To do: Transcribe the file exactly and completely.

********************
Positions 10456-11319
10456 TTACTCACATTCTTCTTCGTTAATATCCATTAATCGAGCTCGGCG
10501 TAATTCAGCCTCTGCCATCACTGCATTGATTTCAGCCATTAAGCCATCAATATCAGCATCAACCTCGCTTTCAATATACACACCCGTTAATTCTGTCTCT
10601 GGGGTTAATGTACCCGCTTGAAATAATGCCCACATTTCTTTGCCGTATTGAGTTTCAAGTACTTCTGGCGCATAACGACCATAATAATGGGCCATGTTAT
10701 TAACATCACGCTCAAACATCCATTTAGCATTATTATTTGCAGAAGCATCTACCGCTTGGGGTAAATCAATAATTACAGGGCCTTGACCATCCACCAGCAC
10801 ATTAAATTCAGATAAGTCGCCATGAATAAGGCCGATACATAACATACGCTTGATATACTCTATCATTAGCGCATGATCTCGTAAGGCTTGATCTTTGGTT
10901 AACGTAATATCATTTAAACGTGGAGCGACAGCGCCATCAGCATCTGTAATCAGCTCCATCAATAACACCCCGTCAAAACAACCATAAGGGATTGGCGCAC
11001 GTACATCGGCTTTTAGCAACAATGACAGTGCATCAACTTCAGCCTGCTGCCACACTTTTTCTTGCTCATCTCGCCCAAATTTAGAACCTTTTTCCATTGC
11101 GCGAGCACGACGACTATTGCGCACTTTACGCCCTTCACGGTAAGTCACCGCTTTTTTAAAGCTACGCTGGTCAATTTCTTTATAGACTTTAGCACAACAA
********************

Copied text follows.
Positions 10456-11319
10456 TTACTCACATTCTTCTTCGTTAATATCCATTAATCGAGCTCGGCG
10501 TAATTCAGCCTCTGCCATCACTGCATTGATTTCAGCCATTAAGCCATCAATATCAGCATCAACCTCGCTTTCAATATACACACCCGTTAATTCTGTCTCT
10601 GGGGTTAATGTACCCGCTTGAAATAATGCCCACATTTCTTTGCCGTATTGAGTTTCAAGTACTTCTGGCGCATAACGACCATAATAATGGGCCATGTTAT
10701 TAACATCACGCTCAAACATCCATTTAGCATTATTATTTGCAGAAGCATCTACCGCTTGGGGTAAATCAATAATTACAGGGCCTTGACCATCCACCAGCAC
10801 ATTAAATTCAGATAAGTCGCCATGAATAAGGCCGATACATAACATACGCTTGATATACTCTATCATTAGCGCATGATCTCGTAAGGCTTGATCTTTGGTT
10901 AACGTAATATCATTTAAACGTGGAGCGACAGCGCCATCAGCATCTGTAATCAGCTCCATCAATAACACCCCGTCAAAACAACCATAAGGGATTGGCGCAC
11001 GTACATCGGCTTTTAGCAACAATGACAGTGCATCAACTTCAGCCTGCTGCCACACTTTTTCTTGCTCATCTCGCCCAAATTTAGAACCTTTTTCCATTGC
11101 GCGAGCACGACGACTATTGCGCACTTTACGCCCTTCACGGTAAGTCACCGCTTTTTTAAAGCTACGCTGGTCAATTTCTTTATAGACTTTAGCACAACAA